Brexit and trade optimism mounts

Garry White, Chief Investment Commentator, looks at the market-moving events that have shaped equity markets this week (7 to 11 October 2019).


Markets had a volatile week following another attack on oil infrastructure in the Middle East, the acceleration of an impeachment enquiry into US President Donald Trump and the invasion of Syria by Turkish troops, a move supposedly given the green light by the US president. At the end of the week, optimism was mounting that an illusive Brexit deal could be agreed and there were positive comments surrounding trade talks in Washington, but these remain ongoing.

The FTSE 100 was up 0.5% over the week by mid-session on Friday and the FTSE 250 was up 0.2%.


Prime Minister Boris Johnson and Irish leader Leo Varadkar said they could "see a pathway to a possible deal" on Brexit. Mr Varadkar said the "very positive" meeting meant negotiations could resume in Brussels and, on Friday, Brexit Secretary Steve Barclay met EU chief negotiator Michel Barnier in the Belgian capital. European Council President Donald Tusk said he had received "positive signals" from Mr Varadkar that a deal was still possible. As a result, sterling rallied above $1.25.

The government has pledged to cut tariffs on lorries imported into the UK, and apply new tariffs on clothing imports, in the event of a no-deal Brexit. For the first year after the UK leaves the EU, the government will reduce the tariff from 22% to 10%. The move comes after the Road Haulage Association (RHA) pushed the government to axe the tariff altogether. Tariffs on bioethanol will also be adjusted to retain support for UK producers.


US President Donald Trump sounded an optimistic note at the end of the first day of US-China trade talks in Washington. "We had a very, very good negotiation with China," Mr Trump told reporters after the talks wrapped up. President Trump is scheduled to meet directly with Vice Premier Liu He at the White House later on Friday. Although officials on both sides are speaking positively about the meeting, few expect more than incremental progress.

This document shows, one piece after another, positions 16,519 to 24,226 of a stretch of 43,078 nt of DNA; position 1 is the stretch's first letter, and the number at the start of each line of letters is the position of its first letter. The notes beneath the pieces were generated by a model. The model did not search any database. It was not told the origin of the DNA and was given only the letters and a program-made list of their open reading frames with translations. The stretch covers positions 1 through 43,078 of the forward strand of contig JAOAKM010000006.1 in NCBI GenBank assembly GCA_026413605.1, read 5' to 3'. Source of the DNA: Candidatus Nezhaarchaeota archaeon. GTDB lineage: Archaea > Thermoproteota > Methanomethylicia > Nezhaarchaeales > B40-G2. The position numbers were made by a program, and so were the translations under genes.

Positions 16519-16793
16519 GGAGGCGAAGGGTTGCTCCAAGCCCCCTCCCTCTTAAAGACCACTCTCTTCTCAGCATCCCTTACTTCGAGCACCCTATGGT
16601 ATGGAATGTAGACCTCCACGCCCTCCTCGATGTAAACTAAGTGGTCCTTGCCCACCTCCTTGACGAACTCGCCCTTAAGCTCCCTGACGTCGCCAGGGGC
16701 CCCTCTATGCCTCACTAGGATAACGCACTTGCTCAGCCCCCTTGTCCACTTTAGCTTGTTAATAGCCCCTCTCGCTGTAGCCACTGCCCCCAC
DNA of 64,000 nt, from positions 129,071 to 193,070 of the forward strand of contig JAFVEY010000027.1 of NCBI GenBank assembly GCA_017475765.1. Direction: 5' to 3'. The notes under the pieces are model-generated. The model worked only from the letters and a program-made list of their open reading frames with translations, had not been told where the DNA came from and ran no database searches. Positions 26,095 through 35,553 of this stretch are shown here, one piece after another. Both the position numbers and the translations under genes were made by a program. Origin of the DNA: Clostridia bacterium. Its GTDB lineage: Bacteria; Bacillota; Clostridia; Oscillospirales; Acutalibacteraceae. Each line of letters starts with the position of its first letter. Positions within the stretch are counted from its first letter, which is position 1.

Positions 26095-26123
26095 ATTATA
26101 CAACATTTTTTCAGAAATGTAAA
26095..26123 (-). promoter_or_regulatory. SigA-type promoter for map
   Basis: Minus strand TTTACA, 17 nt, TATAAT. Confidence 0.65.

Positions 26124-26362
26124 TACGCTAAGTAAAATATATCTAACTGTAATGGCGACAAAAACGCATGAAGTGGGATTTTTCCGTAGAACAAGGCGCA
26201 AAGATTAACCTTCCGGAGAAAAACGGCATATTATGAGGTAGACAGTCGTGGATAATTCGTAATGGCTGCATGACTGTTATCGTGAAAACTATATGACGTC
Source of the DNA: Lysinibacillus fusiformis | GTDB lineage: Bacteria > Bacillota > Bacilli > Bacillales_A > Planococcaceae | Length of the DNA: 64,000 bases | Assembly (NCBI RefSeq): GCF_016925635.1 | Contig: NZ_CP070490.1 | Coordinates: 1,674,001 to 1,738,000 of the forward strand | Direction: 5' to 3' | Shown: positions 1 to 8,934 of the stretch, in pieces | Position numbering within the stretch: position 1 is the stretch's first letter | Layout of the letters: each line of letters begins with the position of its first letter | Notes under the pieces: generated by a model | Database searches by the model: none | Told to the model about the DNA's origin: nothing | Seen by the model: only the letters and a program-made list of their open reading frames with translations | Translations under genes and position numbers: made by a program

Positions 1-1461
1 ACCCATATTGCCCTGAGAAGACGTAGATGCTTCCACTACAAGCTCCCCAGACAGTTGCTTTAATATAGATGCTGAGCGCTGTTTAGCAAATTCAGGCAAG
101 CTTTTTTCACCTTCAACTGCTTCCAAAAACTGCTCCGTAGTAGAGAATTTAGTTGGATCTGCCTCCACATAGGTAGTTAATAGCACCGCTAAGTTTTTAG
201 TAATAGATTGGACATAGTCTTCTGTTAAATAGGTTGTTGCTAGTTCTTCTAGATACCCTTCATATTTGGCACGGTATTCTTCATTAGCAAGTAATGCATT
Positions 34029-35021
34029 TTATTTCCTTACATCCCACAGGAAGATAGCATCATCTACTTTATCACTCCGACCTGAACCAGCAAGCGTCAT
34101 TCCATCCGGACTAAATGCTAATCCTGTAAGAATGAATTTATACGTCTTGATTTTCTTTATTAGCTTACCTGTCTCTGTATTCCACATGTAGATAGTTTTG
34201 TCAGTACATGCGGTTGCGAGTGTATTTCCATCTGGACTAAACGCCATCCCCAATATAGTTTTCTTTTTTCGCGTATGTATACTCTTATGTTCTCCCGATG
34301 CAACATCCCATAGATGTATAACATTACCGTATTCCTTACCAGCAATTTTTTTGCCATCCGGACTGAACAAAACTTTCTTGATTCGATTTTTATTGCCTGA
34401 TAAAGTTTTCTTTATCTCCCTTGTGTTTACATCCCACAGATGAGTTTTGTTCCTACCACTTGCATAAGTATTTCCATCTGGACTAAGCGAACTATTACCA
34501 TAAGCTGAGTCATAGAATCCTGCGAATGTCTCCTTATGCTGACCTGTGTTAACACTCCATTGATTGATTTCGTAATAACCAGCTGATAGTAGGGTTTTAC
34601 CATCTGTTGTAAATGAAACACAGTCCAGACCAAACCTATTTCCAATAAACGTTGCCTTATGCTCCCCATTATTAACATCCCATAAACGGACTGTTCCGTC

The positivity came despite the US Commerce Department blacklisting 28 Chinese public security bureaus and companies on earlier in the week over Beijing’s treatment of Uighur Muslims and other predominantly Muslim ethnic minorities. Being placed on the Entity List means that these organisations must apply for additional licenses in order to purchase products from US suppliers. But approval is difficult to obtain, which essentially means they are blocked from doing business with American companies. Xinjiang Uighur Autonomous Region People’s Government Public Security Bureau and several associated government agencies, and tech companies video surveillance manufacturers Dahua Technology and Hikvision, Artificial Intelligence (AI) tech groups Yitu, Megvii, SenseTime and iFlyTek, digital forensics company Meiya Pico and Yixin Technology Company. You can read the Commerce Department’s statement here.

Beijing said that comments by US Secretary of State Mike Pompeo accusing China of human rights violations in its treatment of Muslims constituted a smear against China. Mr Pompeo said in a television interview that China’s treatment of Muslims, including the Uighurs, in western China was an “enormous human rights violation” and Washington will continue to raise the issue.

The US and Japan signed a trade deal which focuses on mostly agricultural products. Japan will cut tariffs for $7bn worth of US farm exports, while Washington will cut US tariffs on $40m in Japanese agricultural goods and ease tariff-rate quotas on the country's beef. The new bilateral deal is more limited than the Trans-Pacific Partnership, which Mr Trump withdrew from in 2017, and leaves out many major disputed categories, including cars and manufacturing equipment.

Japan and South Korea have agreed to meet in Geneva in an attempt to resolve a deepening trade rift. Gary White explains the background to the dispute here.

Last week’s ruling from the World Trade Organisation that Airbus benefitted from illegal subsidies is yet another piece of bad news for Europe. Tariffs are coming. Garry White looks at the issue here.